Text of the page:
Gallipoli centenary marked by Queen and UK leaders
The Queen has attended UK ceremonies marking the centenary of the Gallipoli campaign in World War One.
She took part in a two-minute silence before laying a wreath at the Cenotaph in Whitehall.
The Queen was joined by the Duke of Edinburgh, Prince William and party leaders at the memorial parade.
She later joined a service of remembrance at Westminster Abbey, where she laid a wreath at the Grave of the Unknown Warrior.
A second day of services also took place in Australia, Turkey and New Zealand to mark the centenary.
The national flags of Australia, New Zealand, Turkey and the UK were carried through Westminster Abbey and placed close to the high altar as a sign of reconciliation between old enemies.
The eight-month campaign on the Gallipoli peninsula in Turkey was one of the bloodiest of the war and the first to involve troops from Australia and New Zealand.
The allied operation was an attempt to force the Ottoman empire out of the war.
The Very Reverend Dr John Hall, Dean of Westminster, told the congregation: "We honour today the courage of the men at Gallipoli.
"The memory of the Great War provides for us warning and encouragement. We are warned that war must involve terrible suffering and death. We are encouraged by the spirit of national pride and determination shown by those we remember this Anzac Day."
At dawn the Prince of Wales, together with Prince Harry, attended a ceremony at the Anzac commemorative site in Turkey.
At the Cenotaph, the Queen joined crowds paying tribute to the 131,000 troops who died during the Gallipoli campaign - including some 25,000 British military personnel and 10,000 from Australia and New Zealand.
Descendants of those who fought and representatives from countries involved in the operation attended the ceremony.
And the principal party leaders - breaking off from the general election campaign - were also in attendance.
In Scotland, First Minister Nicola Sturgeon and Scottish Secretary Alistair Carmichael joined veterans and members of the public to mark the anniversary at the Scottish National War Memorial at Edinburgh Castle.
Earlier, the Princess Royal took part in a dawn service at Hyde Park Corner, where crowds gathered to watch her laying a wreath at Wellington Arch.
And the Duke of Edinburgh joined a service of remembrance at St Paul's Cathedral in London.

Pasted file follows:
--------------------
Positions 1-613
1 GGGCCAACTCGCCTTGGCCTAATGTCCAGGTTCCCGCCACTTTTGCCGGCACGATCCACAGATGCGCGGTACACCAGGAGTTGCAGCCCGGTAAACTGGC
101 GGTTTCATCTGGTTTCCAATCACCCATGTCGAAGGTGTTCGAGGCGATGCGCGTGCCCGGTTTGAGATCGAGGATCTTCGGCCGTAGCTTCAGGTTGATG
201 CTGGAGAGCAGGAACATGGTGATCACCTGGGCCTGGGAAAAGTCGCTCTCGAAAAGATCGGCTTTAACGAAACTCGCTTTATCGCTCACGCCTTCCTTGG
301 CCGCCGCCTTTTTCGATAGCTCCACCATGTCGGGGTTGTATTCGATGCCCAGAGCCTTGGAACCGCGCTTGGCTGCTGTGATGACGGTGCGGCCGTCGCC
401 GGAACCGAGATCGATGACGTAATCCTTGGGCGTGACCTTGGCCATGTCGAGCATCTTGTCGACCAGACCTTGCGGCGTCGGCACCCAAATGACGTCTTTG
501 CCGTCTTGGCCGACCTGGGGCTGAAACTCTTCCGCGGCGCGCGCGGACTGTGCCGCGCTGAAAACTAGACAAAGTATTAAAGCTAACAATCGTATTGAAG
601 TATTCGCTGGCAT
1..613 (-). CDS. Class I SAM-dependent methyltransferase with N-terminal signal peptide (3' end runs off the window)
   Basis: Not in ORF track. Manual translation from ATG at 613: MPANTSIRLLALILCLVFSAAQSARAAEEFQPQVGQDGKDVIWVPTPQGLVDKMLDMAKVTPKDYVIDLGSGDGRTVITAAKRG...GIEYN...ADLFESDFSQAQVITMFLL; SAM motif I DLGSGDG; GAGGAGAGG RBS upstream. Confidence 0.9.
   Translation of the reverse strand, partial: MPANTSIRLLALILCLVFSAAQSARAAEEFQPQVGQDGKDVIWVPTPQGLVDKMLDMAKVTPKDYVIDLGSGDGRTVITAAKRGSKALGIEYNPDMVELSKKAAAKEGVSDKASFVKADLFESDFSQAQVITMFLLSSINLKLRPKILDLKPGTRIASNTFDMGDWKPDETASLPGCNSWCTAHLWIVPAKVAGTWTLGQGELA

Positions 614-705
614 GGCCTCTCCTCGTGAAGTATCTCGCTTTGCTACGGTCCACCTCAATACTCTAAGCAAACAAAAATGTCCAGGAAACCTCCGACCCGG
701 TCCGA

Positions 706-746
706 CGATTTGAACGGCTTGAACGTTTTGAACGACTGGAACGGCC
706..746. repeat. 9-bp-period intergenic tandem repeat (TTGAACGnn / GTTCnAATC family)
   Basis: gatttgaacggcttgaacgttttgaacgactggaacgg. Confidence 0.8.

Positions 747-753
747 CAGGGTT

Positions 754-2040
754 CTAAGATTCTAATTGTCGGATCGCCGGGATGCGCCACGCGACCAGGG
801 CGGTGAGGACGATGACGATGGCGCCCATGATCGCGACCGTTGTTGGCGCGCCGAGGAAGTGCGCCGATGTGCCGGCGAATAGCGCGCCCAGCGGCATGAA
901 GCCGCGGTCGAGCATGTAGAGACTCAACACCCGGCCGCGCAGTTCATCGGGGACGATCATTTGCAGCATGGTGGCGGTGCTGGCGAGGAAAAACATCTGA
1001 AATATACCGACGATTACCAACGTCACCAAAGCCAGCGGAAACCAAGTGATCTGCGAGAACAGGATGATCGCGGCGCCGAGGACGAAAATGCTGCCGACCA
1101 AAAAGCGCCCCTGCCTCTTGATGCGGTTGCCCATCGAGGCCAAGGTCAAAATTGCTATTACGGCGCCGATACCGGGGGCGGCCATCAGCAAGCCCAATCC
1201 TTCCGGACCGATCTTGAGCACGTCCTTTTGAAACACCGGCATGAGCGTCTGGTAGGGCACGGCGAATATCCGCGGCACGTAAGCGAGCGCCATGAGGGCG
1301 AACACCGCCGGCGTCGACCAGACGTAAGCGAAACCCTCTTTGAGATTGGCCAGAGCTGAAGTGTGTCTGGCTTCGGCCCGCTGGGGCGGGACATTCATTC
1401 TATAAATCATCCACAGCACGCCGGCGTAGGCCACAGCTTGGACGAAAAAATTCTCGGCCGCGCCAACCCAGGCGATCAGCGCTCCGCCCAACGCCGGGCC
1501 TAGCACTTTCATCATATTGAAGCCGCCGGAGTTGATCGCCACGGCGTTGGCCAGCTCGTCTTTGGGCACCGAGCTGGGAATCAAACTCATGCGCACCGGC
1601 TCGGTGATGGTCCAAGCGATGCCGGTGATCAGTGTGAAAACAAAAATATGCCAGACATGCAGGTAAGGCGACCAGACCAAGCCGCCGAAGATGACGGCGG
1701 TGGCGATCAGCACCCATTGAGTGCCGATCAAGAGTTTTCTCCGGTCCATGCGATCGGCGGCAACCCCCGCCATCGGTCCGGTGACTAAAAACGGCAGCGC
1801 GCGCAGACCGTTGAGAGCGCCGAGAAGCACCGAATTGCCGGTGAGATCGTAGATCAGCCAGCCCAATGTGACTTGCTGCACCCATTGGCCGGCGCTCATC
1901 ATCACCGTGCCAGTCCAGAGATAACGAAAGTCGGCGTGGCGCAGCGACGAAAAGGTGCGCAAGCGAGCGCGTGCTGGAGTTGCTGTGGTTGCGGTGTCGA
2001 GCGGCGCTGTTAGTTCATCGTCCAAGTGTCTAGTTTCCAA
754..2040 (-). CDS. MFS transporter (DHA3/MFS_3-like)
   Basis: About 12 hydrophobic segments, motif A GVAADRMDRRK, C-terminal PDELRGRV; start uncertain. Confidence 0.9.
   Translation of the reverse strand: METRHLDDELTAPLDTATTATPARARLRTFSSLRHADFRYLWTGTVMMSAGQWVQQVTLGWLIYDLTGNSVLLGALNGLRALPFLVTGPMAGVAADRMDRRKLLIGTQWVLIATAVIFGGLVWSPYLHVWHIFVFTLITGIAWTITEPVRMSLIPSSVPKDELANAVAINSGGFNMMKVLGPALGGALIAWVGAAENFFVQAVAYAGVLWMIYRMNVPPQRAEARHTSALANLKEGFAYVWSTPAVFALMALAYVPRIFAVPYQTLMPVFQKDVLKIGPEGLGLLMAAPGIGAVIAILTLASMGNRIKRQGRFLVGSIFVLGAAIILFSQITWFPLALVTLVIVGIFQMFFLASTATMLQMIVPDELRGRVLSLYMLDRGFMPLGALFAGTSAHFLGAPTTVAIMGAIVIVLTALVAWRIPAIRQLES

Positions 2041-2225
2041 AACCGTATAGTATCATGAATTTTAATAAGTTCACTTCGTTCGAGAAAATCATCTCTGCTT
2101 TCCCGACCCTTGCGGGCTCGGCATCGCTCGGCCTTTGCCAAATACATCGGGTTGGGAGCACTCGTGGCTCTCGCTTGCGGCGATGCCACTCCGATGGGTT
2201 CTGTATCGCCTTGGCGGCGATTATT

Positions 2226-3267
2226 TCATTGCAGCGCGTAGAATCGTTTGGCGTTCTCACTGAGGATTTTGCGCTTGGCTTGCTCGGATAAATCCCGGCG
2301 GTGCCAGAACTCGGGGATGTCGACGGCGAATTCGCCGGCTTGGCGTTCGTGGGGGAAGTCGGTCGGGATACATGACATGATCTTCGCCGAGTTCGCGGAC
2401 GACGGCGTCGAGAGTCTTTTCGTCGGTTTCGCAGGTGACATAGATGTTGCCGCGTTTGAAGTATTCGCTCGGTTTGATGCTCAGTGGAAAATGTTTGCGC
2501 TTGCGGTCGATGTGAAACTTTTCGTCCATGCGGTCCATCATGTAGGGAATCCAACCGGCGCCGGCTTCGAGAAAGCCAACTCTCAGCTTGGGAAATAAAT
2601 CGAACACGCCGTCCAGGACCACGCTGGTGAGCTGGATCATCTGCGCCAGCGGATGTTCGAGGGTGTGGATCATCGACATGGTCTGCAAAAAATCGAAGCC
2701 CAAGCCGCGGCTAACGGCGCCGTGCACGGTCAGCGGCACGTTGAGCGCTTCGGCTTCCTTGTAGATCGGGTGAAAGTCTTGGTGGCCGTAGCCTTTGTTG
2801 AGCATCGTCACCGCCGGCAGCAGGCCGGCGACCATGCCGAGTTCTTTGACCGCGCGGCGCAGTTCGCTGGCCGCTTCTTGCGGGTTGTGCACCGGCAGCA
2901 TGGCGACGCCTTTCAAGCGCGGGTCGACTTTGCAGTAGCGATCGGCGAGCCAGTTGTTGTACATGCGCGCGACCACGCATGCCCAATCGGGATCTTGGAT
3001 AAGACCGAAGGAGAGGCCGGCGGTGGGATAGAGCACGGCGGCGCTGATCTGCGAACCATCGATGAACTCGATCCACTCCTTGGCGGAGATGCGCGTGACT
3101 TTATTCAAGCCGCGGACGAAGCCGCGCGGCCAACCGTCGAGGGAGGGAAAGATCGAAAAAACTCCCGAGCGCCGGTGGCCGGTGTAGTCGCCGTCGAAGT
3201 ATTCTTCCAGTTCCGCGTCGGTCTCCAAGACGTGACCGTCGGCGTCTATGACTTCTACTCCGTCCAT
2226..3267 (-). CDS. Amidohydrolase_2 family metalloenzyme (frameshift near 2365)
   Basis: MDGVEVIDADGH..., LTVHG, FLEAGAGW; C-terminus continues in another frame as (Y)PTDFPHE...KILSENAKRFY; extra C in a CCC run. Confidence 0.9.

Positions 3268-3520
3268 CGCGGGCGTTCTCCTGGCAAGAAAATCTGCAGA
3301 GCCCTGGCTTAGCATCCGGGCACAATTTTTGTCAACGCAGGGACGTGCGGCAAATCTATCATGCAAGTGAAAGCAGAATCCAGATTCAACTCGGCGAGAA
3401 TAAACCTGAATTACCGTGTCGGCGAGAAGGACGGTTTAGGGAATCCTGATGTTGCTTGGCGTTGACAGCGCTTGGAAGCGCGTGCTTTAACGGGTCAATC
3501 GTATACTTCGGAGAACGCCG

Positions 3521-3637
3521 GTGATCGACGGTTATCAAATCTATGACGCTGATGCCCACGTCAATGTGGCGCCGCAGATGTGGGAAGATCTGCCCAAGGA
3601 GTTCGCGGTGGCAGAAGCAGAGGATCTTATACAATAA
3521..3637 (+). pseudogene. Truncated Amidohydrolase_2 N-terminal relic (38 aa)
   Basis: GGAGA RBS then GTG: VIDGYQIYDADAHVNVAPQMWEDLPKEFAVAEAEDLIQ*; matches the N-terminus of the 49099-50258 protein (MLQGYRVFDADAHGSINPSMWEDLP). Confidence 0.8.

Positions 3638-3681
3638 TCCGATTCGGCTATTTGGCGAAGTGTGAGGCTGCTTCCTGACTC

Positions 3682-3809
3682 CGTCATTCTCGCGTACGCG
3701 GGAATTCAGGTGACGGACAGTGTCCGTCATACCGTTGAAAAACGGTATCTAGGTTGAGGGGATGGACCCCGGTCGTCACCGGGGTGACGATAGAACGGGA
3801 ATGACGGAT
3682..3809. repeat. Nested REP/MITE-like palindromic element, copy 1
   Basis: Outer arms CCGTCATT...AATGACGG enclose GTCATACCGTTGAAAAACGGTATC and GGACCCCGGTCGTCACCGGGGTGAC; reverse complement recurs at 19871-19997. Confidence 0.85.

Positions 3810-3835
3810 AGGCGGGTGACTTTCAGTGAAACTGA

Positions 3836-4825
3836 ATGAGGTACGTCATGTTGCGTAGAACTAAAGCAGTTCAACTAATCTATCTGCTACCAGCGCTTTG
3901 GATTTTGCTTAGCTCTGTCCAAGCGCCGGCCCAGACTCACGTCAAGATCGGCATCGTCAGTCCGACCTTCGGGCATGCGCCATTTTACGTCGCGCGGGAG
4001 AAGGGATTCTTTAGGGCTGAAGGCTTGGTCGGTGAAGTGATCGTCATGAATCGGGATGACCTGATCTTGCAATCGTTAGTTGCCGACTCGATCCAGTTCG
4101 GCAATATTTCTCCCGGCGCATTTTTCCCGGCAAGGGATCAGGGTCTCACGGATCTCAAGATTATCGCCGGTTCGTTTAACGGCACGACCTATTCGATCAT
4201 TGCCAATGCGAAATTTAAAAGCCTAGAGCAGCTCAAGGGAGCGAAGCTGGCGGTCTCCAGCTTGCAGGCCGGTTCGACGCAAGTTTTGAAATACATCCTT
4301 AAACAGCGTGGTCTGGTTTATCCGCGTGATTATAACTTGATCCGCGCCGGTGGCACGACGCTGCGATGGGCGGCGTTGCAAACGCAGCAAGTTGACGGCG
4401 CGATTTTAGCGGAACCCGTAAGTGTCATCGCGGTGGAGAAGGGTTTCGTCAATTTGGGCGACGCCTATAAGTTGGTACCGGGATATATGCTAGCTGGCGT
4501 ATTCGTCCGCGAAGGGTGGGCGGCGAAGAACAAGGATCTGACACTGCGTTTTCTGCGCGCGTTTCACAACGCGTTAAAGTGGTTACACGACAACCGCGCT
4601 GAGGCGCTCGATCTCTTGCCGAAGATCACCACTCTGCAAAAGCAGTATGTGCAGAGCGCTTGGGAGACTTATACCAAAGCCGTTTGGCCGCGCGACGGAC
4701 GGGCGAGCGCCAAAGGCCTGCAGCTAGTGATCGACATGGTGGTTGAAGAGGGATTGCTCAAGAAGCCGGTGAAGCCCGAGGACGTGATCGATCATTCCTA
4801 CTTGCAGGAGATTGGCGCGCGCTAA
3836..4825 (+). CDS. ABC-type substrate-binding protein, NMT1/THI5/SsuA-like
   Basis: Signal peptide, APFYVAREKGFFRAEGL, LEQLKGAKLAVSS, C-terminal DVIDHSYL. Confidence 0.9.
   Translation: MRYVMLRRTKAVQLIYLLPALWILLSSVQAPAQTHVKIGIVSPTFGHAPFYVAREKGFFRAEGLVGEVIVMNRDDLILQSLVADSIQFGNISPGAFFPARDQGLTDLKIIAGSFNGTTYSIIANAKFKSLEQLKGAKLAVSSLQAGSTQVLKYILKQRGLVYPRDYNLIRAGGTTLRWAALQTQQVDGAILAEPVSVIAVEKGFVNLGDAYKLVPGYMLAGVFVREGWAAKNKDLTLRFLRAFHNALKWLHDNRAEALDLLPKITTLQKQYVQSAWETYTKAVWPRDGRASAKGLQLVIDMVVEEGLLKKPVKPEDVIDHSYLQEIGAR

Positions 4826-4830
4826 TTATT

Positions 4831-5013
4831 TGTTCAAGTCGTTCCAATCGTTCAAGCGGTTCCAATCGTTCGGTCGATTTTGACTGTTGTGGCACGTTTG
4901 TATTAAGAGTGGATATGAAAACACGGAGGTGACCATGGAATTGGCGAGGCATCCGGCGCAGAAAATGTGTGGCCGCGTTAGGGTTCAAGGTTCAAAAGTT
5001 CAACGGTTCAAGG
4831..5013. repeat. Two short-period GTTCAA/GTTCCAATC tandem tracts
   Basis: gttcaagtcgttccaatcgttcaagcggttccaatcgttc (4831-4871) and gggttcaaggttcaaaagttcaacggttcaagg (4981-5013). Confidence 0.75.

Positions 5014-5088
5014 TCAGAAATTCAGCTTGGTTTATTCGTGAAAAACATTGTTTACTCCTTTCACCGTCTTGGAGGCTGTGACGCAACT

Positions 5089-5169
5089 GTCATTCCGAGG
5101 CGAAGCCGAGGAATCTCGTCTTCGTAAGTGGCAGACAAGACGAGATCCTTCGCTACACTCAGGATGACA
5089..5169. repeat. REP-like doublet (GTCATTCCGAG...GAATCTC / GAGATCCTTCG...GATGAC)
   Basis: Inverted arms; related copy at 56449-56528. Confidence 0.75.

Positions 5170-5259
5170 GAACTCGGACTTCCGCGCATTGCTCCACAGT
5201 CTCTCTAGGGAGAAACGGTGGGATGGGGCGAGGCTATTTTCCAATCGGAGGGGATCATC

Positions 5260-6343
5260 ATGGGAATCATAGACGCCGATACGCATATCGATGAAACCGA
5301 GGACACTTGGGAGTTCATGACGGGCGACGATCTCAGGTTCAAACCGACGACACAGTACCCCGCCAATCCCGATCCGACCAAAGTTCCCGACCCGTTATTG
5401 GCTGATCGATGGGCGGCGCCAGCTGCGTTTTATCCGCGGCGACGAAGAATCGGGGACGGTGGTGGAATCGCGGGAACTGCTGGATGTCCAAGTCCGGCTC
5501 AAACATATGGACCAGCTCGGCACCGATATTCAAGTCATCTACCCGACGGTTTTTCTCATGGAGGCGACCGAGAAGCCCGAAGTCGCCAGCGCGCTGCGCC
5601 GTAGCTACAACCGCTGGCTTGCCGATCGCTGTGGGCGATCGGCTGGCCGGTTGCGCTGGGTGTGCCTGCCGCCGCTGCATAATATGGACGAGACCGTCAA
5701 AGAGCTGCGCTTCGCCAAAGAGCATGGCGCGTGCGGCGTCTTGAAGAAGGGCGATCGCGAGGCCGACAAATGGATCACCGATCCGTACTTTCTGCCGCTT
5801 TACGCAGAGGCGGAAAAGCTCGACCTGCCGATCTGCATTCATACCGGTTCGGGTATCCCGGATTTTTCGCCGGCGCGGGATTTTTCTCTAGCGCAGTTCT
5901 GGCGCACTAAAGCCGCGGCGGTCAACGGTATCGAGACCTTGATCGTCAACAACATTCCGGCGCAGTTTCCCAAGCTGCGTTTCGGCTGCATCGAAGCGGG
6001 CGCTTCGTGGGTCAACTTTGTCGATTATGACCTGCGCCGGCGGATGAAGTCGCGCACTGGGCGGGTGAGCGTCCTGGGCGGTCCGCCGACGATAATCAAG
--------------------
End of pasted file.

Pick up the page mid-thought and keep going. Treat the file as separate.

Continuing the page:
At the scene: Daniel Boettcher, BBC News
Those gathered at the Cenotaph today heard music led by the massed bands - pieces drawn from some of the countries that took part in the Gallipoli campaign.
Those waiting along Whitehall listened in silence: service personnel, veterans of more recent conflicts, and members of military associations including the Gallipoli Association. Also present were descendants of those who fought in the campaign.
Among those watching was 10-year-old Edward Jackson, wearing the medals of his great-grandfather, Commander Arthur Mallet, who served in the Royal Navy and was injured during the conflict.
Near the Cenotaph, artist Nadir Imamoglu, who was born in Turkey but has lived in the UK for 40 years, has set up a sculpture based on a larger one he has created at the National Memorial Arboretum in Staffordshire.
It is made of young oak trees to reflect the ages of the men fighting at Gallipoli - the bare branches reaching into the sky. The sculptor explains this represents the arms of those injured in battle reaching out for help.
At dawn on 25 April 1915, thousands of allied troops launched an amphibious attack on the strategically-important Gallipoli peninsula, which was key to controlling the Dardanelles strait, a crucial route to the Black Sea and Russia.
Among other events held on Saturday at Gallipoli:
- Australia has been remembering its dead at a ceremony at the Lone Pine site
- Turkey is holding a service at the Turkish 57th Regimental Memorial
- New Zealanders are remembering their dead at the other upper level battleground of Chanuk Bair